Many of us have experienced the offer of flexible working from an employer, where we are offered to shoe horn a five day week into four days, or the offer of going part-time where your salary reduces by 20% but the workload doesn’t.
Flexibility at work is a key pillar of our culture at Emberson. It enables us all to have balance in our work life. We recently asked all Emberson employees what are the top three things that they like the most working at Emberson. The answers were varied, but the top answer, with 90% of the answers was flexibility. The UK Government define it as “Flexible working is a way of working that suits an employee’s needs, e.g. having flexible start and finish times, or working from home.”
When we dug further, flexibility, for our teams, covered three distinct areas of how, when and where we work.
How we work
It’s simple. At Emberson, it is up to the teams what services they offer and the clients they work for. Our people are intrinsically motivated – they love what they do. We are open about the business numbers and reward is clearly linked to team performance. With open visibility of the financials – everyone is making a contribution and are appreciated for it. Everyone has a voice and is heard and listened to – we are not hierarchical.
When we work
Our teams are truly trusted. Management is through team objectives NOT command and control. Teams and individuals are actively encouraged to take responsibility, lead and make decisions. Everyone is encouraged to work when it best suits them, rather than rigidly sticking to 9 to 5. Many of our team have young families and they can be there for the school drop off and key milestones – a school play or football match. We actively encourage the wellbeing of our people and recognise our role in enabling this. Part of wellbeing is physical and mental health and teams are encouraged to pursue their chosen sport or activity, when it suits them.
Anecdotal evidence has long suggested that exercise in healthy adults enhances creative thinking. As we are creative to our core, this is fundamentally important to us.
Indeed, the philosopher Henry David Thoreau said in 1851: “the moment my legs begin to move my thoughts begin to flow – as if I had given vent to the stream at the lower end and consequently new fountains flowed into it at the upper.”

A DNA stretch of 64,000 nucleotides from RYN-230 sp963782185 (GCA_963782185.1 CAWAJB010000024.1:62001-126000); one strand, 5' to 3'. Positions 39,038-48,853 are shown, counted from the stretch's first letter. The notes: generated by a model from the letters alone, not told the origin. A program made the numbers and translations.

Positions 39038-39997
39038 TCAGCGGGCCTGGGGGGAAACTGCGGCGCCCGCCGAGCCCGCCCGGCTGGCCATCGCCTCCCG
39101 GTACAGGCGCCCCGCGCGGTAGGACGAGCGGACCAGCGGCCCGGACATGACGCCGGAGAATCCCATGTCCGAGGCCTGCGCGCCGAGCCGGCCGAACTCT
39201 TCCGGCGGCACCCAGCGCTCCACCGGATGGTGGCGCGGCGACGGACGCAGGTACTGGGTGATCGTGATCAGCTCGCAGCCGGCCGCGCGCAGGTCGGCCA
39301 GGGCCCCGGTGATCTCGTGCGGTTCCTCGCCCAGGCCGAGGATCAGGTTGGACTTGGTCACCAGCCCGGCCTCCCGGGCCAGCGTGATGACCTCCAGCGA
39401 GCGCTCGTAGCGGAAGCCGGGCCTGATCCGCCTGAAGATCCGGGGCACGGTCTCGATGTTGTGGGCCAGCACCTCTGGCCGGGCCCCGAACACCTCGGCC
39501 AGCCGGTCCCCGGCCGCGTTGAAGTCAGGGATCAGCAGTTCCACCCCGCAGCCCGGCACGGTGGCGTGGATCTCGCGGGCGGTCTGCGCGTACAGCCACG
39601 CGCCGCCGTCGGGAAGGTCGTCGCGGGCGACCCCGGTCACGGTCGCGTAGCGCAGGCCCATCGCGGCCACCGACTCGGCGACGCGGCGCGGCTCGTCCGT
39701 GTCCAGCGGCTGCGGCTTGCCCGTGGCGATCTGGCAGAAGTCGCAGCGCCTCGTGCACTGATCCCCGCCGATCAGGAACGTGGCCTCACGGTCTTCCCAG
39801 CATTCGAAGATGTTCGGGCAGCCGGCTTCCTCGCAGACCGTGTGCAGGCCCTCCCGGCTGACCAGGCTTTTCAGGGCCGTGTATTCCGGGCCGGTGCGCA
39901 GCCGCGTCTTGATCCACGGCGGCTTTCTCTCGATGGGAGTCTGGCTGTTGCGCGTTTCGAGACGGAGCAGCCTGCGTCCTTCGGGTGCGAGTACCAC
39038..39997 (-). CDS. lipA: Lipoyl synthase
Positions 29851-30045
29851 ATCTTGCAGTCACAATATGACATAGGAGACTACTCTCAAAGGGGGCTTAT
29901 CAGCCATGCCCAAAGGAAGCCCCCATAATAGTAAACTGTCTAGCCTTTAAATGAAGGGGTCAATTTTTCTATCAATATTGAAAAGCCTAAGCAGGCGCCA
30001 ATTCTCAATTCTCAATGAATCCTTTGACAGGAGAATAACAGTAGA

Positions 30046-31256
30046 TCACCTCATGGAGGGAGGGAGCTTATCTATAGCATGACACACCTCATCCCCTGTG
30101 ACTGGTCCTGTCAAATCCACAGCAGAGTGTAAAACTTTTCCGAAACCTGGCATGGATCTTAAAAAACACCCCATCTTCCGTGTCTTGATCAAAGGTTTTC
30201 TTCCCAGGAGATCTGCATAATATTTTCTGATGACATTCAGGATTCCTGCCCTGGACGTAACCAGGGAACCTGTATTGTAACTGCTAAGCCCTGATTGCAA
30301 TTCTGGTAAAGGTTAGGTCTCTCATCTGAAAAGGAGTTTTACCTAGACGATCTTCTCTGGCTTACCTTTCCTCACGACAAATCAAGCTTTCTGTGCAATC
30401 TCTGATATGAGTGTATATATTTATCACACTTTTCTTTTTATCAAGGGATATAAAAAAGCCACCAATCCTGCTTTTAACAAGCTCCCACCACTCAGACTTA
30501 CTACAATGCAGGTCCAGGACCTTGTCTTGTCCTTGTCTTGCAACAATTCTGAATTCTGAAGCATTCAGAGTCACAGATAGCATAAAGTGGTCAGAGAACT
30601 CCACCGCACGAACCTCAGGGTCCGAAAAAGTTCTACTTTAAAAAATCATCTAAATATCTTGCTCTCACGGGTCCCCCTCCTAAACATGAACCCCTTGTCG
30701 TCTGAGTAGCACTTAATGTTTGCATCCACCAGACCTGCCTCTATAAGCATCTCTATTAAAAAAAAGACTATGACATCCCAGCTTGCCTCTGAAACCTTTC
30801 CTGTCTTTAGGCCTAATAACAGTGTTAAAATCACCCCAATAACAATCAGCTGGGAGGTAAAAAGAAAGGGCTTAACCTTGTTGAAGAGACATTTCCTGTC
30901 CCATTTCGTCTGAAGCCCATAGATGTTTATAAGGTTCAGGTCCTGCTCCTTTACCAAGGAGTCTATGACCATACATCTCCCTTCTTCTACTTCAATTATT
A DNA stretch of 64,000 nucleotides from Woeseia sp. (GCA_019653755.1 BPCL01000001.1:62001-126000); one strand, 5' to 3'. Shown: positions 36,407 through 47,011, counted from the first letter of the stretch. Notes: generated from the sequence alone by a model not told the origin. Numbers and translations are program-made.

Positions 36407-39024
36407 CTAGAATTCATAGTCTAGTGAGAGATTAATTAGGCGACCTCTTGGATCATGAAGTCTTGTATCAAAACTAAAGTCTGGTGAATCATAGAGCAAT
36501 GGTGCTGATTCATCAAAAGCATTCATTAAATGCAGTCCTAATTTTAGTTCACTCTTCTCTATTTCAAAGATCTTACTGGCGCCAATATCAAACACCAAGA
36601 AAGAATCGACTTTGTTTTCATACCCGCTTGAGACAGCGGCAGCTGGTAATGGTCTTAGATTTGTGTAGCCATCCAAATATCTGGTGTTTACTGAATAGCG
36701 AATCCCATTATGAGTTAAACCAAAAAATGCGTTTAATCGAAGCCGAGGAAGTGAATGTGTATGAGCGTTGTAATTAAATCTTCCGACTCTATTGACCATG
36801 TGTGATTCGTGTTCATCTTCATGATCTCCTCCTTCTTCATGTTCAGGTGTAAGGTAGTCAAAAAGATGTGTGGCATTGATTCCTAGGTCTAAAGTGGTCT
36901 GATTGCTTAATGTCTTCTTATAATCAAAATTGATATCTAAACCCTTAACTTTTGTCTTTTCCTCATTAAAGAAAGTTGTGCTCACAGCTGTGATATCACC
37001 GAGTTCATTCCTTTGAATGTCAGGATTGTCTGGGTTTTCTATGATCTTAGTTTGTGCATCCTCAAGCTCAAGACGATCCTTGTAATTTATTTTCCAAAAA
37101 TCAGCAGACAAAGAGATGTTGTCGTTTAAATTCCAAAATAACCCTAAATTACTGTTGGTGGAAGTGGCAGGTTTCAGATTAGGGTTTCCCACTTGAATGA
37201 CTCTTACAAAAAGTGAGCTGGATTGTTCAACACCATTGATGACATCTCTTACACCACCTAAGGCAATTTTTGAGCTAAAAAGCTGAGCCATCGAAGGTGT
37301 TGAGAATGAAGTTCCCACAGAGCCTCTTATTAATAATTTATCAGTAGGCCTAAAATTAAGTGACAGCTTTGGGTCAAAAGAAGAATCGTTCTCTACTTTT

A study in December 2013 focused on ‘The impact of physical exercise on convergent and divergent thinking’. It found that divergent thinking (the ability to come up with ideas of equal merit to solve a problem) was improved after exercise in fit adults. Although not conclusive, the study also found that the same adults’ convergent thinking (the ability to select the right course of action from the ideas created) was particularly enhanced after exercise.
Where we work
The third pillar to flexibility is about where we work. We embrace the right to be free to roam: not chained to the same desk in an office and asked to be creative in the same spot time and time again. We work where we are most comfortable – here, there and everywhere. Some of us work from offices at home, others chop and change. Some use creative shared workplaces.
Fundamentally, flexibility in the future will no longer be about offering flexible work hours within a framework, it is and will be about being truly agile, releasing the shackles of constraint and letting go of control. Let your people decide how, where and when they want to work. That trust will be paid back time and time again.
Does being flexible actually work? In our experience the answer is emphatically yes:
o the EX (Employee Experience) at Emberson is a key pillar of our competitive advantage
o we have profitable growth, year in, year out
o we are better balanced with our wider stakeholders e.g. family, friends, peers and communities
 ‘The impact of physical exercise on convergent and divergent thinking’ Lorena S Colzato, Ayca Szapora, Justine N Pannekoek, B Hommel December 2013